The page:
The 2020 second-round pick is in his third year as the Eagles starting quarterback. With a a 14-3 season and an NFC Championship win over the San Francisco 49ers, the 24-year-old is leading his team to Super Bowl LVII on Sunday. But despite his many achievements on the field in his budding career, it’s his faith off the field that’s garnering lots of attention in the media.
“I’ve just matured and realized that God is everything and he’s worthy of praise,” Hurts said as he discussed his faith. “You have to put [God] at the center of everything that you do. That’s what I believe.”
Jalen Hurts Says Family Taught Him About God
Jalen Hurts credits his family for his strong faith due them teaching him about God. “All my spiritual wisdom, all of my wisdom as a whole, comes from him, in some way, shape or form, whether that be passed down from my father, my mother, my grandmother,” Hurts said. “I just think, in all the things that we experience in life — good, bad or indifferent — you have to keep him in the center.
The young, electrifying quarterback explained that God is at the center of all he does and deserves all the praise for the man he is today. Hurts shared in the interview that someone asked him if by being an African American NFL quarterback in Philadelphia he feels like he has to “open up or be a certain way.”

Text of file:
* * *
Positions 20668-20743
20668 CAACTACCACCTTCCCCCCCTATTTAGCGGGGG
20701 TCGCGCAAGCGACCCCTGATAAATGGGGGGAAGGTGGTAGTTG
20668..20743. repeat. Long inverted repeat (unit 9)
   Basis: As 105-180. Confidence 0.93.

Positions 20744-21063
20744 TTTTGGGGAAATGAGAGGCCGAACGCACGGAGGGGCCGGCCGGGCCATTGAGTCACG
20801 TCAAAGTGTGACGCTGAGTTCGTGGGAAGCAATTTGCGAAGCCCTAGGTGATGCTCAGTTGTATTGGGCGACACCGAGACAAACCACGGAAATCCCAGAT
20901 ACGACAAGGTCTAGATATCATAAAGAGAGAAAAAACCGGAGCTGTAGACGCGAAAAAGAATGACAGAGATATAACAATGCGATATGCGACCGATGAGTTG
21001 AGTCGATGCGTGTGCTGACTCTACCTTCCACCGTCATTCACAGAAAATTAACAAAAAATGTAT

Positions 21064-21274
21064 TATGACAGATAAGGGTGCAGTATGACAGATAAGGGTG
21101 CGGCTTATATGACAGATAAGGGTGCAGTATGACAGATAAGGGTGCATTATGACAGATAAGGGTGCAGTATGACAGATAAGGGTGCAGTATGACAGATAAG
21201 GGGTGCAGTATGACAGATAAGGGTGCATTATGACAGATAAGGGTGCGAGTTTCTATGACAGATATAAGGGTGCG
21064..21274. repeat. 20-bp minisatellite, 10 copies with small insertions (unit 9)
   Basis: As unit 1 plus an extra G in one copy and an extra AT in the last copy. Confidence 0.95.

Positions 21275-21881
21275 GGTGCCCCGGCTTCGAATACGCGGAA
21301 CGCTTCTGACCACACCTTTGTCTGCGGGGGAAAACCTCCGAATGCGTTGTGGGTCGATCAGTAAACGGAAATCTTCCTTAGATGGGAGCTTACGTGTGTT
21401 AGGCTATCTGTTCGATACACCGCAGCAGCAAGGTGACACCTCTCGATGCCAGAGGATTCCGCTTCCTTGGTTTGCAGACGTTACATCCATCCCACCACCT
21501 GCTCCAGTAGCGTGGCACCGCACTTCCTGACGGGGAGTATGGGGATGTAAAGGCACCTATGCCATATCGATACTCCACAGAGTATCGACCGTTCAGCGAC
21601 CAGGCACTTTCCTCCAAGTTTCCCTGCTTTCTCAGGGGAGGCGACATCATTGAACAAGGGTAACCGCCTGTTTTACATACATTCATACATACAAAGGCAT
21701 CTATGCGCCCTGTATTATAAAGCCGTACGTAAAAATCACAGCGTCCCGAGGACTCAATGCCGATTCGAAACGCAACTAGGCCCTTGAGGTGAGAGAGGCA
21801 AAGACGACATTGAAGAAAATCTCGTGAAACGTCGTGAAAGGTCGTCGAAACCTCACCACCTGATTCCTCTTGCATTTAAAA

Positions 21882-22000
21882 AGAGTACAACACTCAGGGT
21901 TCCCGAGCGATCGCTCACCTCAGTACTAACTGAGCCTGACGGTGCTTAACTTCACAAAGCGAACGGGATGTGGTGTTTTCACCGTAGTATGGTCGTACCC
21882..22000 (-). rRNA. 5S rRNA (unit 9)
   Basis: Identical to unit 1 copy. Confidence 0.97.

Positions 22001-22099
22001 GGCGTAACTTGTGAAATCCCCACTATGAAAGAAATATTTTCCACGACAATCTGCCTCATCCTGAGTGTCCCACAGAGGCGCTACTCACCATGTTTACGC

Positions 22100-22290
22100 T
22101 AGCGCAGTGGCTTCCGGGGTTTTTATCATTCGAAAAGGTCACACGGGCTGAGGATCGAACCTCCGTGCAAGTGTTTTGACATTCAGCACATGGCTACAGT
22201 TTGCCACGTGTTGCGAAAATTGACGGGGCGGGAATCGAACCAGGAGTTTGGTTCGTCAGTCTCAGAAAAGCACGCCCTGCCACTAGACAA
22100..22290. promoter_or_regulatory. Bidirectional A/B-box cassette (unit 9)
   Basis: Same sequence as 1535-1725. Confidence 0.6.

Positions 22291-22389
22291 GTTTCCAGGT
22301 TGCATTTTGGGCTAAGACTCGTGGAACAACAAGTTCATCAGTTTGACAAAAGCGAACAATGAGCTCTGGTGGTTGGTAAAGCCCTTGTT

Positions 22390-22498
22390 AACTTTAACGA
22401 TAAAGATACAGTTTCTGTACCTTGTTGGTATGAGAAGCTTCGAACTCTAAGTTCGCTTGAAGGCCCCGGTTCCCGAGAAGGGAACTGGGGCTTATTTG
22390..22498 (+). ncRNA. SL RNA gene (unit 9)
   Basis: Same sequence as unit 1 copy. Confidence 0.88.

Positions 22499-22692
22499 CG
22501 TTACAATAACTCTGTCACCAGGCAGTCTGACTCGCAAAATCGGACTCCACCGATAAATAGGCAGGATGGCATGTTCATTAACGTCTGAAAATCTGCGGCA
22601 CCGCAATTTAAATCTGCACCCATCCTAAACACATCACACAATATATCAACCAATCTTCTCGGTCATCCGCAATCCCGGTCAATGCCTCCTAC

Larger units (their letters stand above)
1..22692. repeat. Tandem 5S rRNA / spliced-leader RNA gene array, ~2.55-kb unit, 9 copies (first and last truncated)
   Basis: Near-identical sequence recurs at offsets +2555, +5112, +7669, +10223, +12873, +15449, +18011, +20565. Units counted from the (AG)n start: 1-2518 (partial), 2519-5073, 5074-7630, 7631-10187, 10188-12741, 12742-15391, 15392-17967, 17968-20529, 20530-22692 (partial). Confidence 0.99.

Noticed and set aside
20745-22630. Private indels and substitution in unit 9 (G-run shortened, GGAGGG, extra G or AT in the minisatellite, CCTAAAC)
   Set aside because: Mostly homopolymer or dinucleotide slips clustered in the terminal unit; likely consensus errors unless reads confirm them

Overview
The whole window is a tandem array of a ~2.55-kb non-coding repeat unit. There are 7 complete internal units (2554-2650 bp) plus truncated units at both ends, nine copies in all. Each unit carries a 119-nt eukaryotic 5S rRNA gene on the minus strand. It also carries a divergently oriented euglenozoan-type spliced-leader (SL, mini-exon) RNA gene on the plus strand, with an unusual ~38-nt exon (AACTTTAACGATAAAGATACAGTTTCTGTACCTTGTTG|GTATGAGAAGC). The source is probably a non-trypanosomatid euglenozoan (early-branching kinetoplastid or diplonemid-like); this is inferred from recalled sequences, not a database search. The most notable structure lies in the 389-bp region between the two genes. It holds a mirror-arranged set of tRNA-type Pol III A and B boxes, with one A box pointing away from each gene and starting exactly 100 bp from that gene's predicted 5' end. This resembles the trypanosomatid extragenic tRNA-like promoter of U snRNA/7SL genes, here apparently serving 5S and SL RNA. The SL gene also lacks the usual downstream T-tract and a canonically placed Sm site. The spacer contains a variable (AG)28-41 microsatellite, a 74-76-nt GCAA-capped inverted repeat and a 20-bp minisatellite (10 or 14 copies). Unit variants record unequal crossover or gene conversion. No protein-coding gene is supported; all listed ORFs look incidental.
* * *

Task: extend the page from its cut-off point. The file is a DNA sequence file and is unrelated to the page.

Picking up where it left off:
Hurts replied, “This is who I am. God only made me one way. That’s to be me. That’s to be Jalen Hurts. I think, being in this city, being the quarterback for the Philadelphia Eagles, and just having the opportunity to play the game I love most in the best city of football, I just go out there every day and I am who I am, and I keep God in the center, I give Him all the praise, I lean on Him all the time, and I know that everything unfolds the way it’s supposed to.”
In response to being questioned if pastoring is something he may do when his football career comes to an end, the 24-year-old said that he will “go wherever God leads me.” It’s a plan that former Philadelphia Eagles QB Nick Foles has been outspoken about throughout his career.
Hurts shared with Benjamin that he has “always envisioned being a coach” or something that involves working with kids.
Hurts is not the first Philadelphia Eagles quarterback in recent history to be outspoken about his faith. In 2018, Carson Wentz led the Eagles to a 41-33 Super Bowl victory over the New England Patriots. But the real showstopper was Wentz’s vow to play for an “Audience of One,” and how his faith helped influence salvation and growth among his teammates.
Wentz’s proclamation was the catalyst for an impressive faith movement among the thriving NFL team.
That fall, former Eagles wide receiver Marcus Johnson was baptized by his fellow teammates and coaches in a hotel pool prior to a Thursday night game in October 2017.
A Band of Bible-Believing Brothers
More than just a pre-game prayer on the field, Christianity became “the locker room’s binding force” behind Philadelphia’s cohesiveness both on-and-off the field that season.